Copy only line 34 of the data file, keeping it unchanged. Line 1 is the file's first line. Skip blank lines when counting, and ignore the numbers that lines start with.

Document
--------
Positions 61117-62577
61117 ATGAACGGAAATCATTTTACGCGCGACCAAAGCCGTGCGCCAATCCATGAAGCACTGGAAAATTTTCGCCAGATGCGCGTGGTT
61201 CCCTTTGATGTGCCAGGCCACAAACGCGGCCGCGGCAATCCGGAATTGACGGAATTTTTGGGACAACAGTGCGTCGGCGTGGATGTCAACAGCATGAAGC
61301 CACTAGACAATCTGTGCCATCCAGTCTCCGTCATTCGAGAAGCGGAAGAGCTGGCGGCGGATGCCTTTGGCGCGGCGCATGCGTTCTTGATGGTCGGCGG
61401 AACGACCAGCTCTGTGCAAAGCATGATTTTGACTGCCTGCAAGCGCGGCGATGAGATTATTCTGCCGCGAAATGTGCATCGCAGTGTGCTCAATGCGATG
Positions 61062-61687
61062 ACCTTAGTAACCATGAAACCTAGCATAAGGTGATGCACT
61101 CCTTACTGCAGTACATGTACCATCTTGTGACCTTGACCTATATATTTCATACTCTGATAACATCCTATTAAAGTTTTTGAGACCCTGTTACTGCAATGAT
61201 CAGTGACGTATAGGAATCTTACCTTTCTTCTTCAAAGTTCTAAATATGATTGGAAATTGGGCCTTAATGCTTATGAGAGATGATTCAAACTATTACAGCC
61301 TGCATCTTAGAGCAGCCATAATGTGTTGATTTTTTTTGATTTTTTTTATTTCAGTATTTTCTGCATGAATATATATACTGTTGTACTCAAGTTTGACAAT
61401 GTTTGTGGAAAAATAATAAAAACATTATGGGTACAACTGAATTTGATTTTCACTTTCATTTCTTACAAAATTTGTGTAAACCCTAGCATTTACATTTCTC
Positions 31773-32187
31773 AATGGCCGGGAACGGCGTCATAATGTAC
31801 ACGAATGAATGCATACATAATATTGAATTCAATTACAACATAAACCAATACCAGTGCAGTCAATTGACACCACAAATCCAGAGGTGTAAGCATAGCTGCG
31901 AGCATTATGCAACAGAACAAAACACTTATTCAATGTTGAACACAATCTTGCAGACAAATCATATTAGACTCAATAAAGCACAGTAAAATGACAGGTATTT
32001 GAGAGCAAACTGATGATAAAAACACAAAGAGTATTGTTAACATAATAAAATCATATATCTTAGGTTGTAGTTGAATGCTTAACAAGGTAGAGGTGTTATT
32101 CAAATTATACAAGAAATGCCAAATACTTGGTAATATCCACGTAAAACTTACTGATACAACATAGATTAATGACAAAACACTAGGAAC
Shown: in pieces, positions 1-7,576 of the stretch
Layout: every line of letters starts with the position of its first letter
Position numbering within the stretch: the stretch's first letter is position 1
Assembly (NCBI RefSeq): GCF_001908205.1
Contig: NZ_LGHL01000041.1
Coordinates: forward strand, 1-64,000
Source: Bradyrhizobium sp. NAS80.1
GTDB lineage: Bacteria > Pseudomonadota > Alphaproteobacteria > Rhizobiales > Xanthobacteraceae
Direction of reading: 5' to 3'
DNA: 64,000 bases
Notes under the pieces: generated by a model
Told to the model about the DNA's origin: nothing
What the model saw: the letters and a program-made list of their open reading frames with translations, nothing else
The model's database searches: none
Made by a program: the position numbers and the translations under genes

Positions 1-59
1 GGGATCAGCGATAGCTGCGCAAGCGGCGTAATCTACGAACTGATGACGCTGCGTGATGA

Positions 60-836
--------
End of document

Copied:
1 GGGATCAGCGATAGCTGCGCAAGCGGCGTAATCTACGAACTGATGACGCTGCGTGATGA